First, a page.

Do you want your doctor to diagnose an ailment by Googling?
A new medical search engine called Parzival is taking the wraps off this week, aiming to guide doctors and medical researchers to the most reliable sources when they’re hunting for information about diseases and treatments.
Parzival’s first focus is the field of emergency medicine, and co-founder Celina Ansari says that about 50 US hospitals have been using an early version of the product. Docs and researchers often “find themselves settling for knowledge, and they shouldn’t have to do that,” says Ansari, a post-doctoral fellow at Stanford University’s School of Medicine. “They’re using Google and PubMed — they have seven or eight tabs open to get what they need. There’s no one centralized place to get the right information that’s peer-vetted,” Ansari says.
The team is mainly based in San Francisco, but co-founder Timothy Peck is chief resident at Beth Israel’s emergency medicine department, and another co-founder, Lonnie Rae Kurlander, took a leave of absence from Boston University’s School of Medicine last November. The fourth co-founder, Glenn Willen, previously worked as a software engineer at Google.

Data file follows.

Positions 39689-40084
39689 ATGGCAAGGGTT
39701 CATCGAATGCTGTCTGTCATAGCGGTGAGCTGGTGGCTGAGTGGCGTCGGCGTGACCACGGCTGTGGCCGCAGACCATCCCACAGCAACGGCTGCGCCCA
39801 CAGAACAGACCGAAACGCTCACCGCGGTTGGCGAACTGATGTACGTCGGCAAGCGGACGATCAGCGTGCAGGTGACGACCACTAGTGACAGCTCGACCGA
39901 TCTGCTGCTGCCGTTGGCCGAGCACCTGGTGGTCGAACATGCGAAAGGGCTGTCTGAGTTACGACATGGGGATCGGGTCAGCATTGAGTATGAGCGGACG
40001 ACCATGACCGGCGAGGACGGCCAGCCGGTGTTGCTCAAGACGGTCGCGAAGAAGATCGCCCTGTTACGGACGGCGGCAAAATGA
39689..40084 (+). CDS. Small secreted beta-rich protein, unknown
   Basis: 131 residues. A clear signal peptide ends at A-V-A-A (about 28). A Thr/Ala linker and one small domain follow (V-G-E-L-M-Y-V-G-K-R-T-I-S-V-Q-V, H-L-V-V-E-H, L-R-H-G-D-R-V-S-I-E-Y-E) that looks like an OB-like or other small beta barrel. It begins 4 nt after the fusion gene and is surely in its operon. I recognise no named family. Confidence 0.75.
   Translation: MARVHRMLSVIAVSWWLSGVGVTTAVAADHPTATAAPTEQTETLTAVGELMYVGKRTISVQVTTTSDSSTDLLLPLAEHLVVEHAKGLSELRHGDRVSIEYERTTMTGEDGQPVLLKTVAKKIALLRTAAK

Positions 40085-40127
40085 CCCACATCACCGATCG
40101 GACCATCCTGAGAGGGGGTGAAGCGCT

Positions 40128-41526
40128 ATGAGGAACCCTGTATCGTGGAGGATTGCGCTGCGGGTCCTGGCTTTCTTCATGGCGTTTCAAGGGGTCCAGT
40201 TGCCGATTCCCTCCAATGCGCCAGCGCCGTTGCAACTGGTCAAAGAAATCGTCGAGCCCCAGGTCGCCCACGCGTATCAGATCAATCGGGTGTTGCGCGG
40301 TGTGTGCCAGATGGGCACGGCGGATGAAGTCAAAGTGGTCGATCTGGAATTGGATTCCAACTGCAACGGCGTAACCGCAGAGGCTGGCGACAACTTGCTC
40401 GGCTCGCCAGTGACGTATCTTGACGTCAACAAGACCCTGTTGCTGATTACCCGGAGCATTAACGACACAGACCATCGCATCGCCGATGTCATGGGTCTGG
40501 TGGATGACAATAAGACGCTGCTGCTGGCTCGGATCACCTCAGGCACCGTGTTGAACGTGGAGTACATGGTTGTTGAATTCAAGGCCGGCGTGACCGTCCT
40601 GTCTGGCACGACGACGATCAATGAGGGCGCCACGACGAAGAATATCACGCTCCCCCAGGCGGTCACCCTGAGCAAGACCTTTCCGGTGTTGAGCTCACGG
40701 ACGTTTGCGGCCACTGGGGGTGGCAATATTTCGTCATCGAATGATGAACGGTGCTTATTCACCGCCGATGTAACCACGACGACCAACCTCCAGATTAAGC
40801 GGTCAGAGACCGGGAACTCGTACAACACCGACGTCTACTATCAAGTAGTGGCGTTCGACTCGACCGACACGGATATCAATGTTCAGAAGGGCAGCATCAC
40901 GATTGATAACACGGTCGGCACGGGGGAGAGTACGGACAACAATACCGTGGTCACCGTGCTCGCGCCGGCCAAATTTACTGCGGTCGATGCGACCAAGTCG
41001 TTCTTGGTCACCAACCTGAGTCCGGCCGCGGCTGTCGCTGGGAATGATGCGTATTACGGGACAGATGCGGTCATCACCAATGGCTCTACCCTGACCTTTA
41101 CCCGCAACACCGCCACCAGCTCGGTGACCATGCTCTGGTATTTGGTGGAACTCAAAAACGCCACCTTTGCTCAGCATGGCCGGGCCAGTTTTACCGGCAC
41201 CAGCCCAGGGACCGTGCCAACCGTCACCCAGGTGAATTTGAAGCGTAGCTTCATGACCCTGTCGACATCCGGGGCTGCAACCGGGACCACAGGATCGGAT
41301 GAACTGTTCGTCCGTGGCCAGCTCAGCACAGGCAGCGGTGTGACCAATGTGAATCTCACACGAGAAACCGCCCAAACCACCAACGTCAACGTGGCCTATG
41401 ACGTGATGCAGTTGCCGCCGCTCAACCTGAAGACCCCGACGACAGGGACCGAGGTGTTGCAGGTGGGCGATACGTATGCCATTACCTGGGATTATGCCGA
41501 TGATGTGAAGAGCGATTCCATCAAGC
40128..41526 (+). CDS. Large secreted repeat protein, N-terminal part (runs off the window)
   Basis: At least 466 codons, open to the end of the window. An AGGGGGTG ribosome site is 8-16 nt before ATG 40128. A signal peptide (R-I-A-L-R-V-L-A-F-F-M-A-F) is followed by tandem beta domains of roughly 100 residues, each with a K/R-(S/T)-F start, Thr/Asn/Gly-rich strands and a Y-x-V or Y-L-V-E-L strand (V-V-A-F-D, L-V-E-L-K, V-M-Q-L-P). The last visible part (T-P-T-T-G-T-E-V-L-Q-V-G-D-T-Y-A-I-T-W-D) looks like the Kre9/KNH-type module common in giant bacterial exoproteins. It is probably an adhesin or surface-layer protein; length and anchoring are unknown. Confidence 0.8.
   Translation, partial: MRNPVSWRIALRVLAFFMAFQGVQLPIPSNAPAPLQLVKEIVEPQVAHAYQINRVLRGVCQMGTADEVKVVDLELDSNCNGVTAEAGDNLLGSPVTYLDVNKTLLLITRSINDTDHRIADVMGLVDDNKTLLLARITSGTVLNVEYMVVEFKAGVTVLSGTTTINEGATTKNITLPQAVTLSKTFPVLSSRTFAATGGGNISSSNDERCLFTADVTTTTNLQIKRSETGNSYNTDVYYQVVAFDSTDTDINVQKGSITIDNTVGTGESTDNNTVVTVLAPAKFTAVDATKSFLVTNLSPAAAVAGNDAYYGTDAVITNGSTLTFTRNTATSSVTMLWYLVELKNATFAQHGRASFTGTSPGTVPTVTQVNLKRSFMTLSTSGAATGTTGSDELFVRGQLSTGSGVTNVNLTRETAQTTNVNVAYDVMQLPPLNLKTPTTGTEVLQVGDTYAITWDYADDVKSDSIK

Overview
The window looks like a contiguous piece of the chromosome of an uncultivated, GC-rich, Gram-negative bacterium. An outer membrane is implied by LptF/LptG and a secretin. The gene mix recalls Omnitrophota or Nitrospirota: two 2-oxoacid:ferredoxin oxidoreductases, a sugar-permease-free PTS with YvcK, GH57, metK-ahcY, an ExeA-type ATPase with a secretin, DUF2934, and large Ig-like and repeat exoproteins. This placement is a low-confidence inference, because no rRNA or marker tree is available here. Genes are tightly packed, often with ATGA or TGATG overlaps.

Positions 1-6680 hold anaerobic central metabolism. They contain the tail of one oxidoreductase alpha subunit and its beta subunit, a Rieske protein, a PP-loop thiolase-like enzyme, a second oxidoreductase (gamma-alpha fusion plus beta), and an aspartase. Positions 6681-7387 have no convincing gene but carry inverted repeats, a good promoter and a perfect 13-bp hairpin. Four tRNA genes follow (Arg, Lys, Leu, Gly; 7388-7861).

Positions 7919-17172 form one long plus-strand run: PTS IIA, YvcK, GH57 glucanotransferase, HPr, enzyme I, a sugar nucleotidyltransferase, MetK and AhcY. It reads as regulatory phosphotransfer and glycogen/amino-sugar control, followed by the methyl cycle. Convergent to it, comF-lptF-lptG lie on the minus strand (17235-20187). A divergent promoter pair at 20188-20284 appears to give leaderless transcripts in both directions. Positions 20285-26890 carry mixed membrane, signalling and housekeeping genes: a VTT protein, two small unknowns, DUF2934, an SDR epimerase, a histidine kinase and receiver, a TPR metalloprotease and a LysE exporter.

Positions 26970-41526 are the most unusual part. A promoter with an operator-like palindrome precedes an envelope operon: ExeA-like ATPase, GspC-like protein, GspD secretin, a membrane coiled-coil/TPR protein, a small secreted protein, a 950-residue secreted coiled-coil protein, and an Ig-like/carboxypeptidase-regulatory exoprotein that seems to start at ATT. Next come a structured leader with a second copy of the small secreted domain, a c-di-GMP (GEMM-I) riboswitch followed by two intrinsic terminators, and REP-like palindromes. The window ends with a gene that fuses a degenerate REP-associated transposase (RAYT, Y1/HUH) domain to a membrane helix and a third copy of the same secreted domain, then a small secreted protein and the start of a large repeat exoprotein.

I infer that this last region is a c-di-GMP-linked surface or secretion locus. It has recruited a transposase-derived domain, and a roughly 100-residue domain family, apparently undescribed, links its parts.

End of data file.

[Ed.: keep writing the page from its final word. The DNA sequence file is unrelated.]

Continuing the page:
Why would a six-person startup want to take on Google? Kurlander explains, “When any person types a medical condition into Google, you get this very wide-ranging result set. You get papers from 1992, or a discussion forum that is full of herd mentality and fear-mongering. A broad search engine is averaging what the population wants to see, and only a very small portion of those users have specialized knowledge.”
Parzival is currently raising a seed round, and Kurlander says the startup plans to expand from emergency medicine to another 32 medical specialties next. Kurlander wasn’t yet ready to talk about the company’s revenue model, but she said that early users of the search engine work at New York University, the Cleveland Clinic, Harvard, Stanford, and the University of California system.
Scott Kirsner writes the Innovation Economy column every Sunday in the Boston Globe, in which he tracks entrepreneurship, investment, and big company activities around New England.
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